The Uncertain Future of IBSA (Carnegie Endowment for International Peace)
In 2003, India, Brazil, and South Africa united behind a new vision for South-South cooperation and global leadership. Through the June 6, 2003, Brasilia Declaration, the three countries launched the India-Brazil-South Africa Dialogue Forum (IBSA). Like many other developing country groups, IBSA advocated a more equitable international economic system and greater influence for its members in multilateral organizations such as the United Nations Security Council.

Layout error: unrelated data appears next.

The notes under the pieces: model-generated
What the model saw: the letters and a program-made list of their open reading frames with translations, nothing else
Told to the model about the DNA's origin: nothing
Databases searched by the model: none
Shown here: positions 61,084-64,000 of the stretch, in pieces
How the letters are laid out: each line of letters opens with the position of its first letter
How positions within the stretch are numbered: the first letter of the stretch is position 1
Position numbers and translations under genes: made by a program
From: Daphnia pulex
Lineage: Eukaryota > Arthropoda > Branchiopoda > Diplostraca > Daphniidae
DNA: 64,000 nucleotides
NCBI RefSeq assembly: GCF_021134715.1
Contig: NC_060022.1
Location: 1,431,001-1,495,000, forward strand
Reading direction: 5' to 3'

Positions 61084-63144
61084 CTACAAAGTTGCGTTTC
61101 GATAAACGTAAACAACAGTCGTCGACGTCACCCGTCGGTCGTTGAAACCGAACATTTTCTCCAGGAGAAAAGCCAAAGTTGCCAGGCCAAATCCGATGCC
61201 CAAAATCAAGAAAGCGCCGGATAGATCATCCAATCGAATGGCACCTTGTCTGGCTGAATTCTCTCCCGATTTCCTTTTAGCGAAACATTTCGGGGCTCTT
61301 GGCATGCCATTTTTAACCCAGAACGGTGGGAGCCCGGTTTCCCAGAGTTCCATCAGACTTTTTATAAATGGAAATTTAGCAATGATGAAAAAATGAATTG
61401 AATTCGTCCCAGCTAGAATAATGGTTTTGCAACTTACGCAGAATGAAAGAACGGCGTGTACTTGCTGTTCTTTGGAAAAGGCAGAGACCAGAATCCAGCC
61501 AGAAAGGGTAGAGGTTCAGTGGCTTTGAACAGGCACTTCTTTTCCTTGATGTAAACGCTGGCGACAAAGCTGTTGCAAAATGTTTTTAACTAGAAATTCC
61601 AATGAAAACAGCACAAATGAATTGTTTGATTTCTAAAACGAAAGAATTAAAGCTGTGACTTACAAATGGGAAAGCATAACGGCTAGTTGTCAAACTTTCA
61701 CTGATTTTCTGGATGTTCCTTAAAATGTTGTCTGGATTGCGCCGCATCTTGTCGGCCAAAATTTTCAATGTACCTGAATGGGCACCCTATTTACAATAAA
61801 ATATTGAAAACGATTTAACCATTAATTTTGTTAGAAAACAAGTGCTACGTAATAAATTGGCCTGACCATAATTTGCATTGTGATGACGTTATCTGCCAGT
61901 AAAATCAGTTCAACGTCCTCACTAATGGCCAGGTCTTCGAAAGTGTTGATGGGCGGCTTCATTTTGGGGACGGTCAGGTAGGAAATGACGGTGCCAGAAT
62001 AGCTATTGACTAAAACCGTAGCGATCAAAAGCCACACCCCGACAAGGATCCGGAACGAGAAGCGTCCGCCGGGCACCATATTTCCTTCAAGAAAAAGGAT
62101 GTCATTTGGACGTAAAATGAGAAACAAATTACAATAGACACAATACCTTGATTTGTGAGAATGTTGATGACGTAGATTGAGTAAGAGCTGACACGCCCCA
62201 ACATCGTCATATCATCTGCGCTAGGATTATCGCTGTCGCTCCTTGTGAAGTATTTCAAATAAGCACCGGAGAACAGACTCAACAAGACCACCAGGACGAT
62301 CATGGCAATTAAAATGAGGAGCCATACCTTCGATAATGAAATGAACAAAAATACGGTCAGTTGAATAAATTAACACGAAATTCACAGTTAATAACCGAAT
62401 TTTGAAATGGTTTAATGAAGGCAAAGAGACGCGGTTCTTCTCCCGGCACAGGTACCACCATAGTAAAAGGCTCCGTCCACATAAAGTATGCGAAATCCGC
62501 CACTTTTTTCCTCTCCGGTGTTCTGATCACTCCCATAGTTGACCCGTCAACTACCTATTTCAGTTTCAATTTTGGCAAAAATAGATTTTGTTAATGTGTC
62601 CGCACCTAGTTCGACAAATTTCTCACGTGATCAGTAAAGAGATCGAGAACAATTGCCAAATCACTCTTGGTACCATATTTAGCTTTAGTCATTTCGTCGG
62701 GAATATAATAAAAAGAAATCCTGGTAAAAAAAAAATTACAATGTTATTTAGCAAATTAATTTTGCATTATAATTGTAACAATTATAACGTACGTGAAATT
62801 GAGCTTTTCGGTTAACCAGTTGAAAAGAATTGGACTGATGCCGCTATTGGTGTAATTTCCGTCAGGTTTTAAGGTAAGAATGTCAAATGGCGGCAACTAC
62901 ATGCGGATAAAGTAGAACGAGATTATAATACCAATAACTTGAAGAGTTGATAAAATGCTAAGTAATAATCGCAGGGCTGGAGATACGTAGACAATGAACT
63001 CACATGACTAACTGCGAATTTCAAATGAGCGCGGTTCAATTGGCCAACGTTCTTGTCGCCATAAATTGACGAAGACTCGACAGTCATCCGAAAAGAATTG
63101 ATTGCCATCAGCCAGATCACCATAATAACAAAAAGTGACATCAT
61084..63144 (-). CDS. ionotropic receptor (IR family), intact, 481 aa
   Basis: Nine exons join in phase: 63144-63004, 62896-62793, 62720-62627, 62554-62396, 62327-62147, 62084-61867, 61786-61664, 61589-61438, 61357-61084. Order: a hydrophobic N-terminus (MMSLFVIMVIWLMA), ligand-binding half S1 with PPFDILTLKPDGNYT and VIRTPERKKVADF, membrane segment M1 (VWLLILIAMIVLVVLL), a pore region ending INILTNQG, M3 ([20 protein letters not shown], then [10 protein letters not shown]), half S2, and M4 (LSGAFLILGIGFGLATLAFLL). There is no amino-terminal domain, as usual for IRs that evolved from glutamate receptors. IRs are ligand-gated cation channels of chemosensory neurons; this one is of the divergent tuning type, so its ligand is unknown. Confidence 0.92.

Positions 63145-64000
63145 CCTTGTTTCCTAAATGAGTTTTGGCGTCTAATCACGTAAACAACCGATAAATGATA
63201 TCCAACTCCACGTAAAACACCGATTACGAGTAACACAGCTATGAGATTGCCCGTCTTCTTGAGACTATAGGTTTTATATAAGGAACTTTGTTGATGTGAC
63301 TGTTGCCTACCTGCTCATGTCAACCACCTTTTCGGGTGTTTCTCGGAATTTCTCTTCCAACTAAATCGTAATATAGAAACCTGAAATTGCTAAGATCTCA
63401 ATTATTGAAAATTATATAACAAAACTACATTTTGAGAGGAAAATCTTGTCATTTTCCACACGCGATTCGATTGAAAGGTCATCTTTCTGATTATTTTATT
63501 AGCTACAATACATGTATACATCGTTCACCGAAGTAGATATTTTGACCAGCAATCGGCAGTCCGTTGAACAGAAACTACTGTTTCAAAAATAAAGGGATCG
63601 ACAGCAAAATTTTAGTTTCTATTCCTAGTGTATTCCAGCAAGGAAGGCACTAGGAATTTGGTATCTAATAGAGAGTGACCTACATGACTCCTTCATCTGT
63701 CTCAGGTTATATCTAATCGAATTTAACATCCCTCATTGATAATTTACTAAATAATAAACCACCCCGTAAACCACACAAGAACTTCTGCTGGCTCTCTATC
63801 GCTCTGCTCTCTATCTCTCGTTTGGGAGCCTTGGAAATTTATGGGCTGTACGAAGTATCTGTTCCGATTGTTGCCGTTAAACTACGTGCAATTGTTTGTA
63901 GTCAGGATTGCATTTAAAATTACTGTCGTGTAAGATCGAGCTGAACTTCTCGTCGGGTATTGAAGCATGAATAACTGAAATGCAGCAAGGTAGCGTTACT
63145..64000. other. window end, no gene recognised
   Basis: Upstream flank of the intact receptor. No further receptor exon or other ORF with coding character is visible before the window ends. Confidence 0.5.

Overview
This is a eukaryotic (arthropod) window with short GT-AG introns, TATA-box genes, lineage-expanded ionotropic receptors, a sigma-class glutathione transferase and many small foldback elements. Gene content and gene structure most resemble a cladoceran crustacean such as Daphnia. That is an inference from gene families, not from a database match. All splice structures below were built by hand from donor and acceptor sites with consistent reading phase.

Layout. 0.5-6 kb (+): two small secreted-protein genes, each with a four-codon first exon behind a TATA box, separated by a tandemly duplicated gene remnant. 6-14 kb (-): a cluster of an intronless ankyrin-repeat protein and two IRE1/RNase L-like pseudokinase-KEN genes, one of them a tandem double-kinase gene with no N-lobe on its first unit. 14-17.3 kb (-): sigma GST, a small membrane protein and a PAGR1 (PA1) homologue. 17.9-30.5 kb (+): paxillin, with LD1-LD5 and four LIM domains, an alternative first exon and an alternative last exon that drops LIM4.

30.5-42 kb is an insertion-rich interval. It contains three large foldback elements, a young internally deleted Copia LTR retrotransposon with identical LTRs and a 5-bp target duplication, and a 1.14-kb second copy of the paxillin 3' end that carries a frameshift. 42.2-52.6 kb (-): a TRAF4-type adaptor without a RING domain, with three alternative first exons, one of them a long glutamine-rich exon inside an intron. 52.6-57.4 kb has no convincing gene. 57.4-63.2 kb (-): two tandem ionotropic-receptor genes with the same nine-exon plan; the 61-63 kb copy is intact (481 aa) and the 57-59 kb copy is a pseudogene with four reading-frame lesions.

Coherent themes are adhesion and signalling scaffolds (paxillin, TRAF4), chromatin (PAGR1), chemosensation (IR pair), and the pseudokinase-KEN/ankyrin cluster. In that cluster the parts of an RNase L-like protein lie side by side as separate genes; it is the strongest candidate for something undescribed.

Yet IBSA also had the potential to play a unique role in global governance reform. As regional economic powers, the three member countries were in a good position to promote South-South trade and cooperation and reduce their dependence on Western economies. As diverse and populous democracies, they embodied for developing countries a powerful alternative vision to both mainstream Western neoliberal models and the model of Chinese-style authoritarian development that was gaining attention at the time.
Twelve years later, to what extent has IBSA lived up to these possibilities? Continue reading here.
Photo attributed to IBSA via Flickr Commons.